EEG Based Inference of Spatio-Temporal Brain Dynamics

Publication: ResearchPh.D. thesis – Annual report year: 2017

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Electroencephalography (EEG) provides a measure of brain activity and has improved our understanding of the brain immensely. However, there is still much to be learned and the full potential of EEG is yet to be realized. In this thesis we suggest to improve the information gain of EEG using three different approaches; 1) by recovery of the EEG sources, 2) by representing and inferring the propagation path of EEG sources, and 3) by combining EEG with functional magnetic resonance imaging (fMRI). The common goal of the methods, and thus of this thesis, is to improve the spatial dimension of EEG.

The main topic of this thesis is the localization of the EEG generators. This entails solving both a forward and an inverse problem. The inverse problem maps the EEG signal recorded on the scalp to its origin in the brain. It is a highly ill-posed problem which we tackle by employing a sparsity promoting ’spike and slab’ like method augmented with physiologically relevant source priors. The incorporated temporal and spatial priors exploit coherence between neighboring time samples and between neighboring source locations, respectively. We show that these augmentations effectively increase the source recovery ability.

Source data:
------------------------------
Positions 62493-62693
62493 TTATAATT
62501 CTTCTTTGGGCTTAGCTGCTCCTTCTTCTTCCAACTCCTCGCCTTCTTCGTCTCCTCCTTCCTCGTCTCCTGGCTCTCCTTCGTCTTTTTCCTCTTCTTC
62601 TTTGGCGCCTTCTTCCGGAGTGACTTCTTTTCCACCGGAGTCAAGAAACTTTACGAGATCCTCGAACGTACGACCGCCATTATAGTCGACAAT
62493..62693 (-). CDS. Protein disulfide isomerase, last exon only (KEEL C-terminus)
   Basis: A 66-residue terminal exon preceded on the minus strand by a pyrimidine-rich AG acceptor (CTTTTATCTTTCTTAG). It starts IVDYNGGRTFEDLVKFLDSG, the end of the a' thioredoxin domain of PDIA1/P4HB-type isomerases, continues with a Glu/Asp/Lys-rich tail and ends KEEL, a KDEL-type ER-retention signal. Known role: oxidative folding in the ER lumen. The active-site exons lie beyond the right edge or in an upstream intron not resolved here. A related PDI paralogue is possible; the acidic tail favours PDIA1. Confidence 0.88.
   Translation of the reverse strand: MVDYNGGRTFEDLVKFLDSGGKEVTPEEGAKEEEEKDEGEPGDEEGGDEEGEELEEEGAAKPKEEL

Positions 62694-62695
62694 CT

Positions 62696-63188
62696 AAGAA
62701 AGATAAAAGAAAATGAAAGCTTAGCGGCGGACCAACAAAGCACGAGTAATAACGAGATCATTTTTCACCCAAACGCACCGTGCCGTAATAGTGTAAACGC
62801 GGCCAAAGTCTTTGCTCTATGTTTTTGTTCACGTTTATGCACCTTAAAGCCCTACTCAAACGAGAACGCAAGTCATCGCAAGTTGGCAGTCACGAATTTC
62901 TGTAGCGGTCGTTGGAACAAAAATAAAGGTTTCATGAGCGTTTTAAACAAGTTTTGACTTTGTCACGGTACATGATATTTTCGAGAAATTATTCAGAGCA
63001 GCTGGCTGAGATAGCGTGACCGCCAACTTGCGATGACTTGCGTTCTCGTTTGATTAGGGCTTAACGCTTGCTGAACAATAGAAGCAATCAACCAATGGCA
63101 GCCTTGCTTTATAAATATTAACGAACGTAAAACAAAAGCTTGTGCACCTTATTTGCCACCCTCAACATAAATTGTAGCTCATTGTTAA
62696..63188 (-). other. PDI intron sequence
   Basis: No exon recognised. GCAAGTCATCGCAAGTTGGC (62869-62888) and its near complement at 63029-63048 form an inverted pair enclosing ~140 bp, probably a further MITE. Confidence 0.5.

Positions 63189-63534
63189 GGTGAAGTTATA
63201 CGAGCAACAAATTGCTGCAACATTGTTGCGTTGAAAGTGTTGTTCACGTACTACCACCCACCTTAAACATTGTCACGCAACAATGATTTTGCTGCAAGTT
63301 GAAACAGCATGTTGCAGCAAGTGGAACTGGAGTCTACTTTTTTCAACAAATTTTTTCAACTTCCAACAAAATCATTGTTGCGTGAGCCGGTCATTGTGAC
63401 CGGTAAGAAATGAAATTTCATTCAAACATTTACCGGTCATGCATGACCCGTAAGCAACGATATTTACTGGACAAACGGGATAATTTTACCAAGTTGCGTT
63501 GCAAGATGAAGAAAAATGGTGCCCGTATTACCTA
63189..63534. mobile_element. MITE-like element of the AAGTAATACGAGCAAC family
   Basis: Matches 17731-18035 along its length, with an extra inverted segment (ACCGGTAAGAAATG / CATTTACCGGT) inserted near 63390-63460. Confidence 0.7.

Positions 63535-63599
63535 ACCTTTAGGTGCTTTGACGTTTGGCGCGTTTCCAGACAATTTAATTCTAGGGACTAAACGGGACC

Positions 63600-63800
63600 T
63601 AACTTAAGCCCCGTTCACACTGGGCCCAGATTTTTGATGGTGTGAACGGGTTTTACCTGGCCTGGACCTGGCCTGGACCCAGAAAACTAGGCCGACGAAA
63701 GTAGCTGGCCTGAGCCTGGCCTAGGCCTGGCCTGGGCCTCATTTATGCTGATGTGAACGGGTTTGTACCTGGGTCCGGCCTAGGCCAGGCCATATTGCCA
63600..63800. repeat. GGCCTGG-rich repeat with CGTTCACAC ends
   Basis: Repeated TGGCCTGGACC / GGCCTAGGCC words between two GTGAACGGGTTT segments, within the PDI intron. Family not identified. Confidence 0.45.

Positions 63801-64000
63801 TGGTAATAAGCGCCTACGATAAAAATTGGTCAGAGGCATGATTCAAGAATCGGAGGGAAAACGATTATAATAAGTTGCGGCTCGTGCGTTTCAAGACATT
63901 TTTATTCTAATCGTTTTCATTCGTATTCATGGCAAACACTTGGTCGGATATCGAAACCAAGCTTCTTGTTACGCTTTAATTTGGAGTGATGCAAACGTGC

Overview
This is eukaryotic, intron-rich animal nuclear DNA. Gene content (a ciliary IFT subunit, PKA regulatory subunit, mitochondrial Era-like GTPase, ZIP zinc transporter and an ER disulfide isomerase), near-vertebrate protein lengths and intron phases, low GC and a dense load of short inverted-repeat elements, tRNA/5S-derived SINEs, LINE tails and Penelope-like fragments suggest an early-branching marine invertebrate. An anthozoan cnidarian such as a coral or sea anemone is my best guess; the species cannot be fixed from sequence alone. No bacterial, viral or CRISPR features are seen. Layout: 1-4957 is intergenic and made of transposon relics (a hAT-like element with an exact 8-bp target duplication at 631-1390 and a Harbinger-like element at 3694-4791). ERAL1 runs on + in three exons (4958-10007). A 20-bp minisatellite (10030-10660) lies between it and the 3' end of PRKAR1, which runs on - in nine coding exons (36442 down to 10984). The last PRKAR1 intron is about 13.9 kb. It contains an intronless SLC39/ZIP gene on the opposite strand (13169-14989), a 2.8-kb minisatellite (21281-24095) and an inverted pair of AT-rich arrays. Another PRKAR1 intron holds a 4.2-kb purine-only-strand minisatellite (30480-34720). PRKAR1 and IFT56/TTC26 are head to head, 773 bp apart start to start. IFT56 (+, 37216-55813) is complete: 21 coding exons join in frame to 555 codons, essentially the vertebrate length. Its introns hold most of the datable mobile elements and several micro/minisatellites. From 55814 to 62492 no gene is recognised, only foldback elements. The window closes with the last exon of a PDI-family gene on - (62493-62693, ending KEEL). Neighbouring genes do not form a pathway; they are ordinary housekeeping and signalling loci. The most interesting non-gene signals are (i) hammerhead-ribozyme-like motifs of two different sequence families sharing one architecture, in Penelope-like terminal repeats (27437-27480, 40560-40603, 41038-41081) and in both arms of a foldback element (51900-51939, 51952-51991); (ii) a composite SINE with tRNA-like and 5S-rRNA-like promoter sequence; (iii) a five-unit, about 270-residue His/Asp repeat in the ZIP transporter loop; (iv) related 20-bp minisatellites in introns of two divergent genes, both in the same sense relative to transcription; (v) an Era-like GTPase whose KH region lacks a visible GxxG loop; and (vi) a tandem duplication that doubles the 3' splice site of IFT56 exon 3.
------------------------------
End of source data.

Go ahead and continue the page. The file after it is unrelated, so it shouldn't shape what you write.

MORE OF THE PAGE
The forward problem describes the propagation of neuronal activity in the brain to the EEG electrodes on the scalp. The geometry and conductivity of the head layers are normally required to model this path. We propose a framework for inferring forward models which is based on the EEG signal and a low dimensional representation of forward models. The representation is built by principal component analysis of a corpus of forward models. The method can be used to recover subject-specific forward models when structural scans and/or conductivity estimations are not available.

Finally we investigate the extraction of EEG components having bandpower dynamics correlated with fMRI components. We show that adding anatomical information to the inference scheme improves the recovery of correlated components compared to only using functional information. The anatomical information is incorporated through the EEG forward model and assumes that the activity of the fMRI component overlaps spatially with the origin of the coupled EEG component.
Original languageEnglish
Place of PublicationKgs. Lyngby
PublisherTechnical University of Denmark (DTU)
Number of pages193
StatePublished - 2017
SeriesDTU Compute PHD-2016
Number410
ISSN0909-3192
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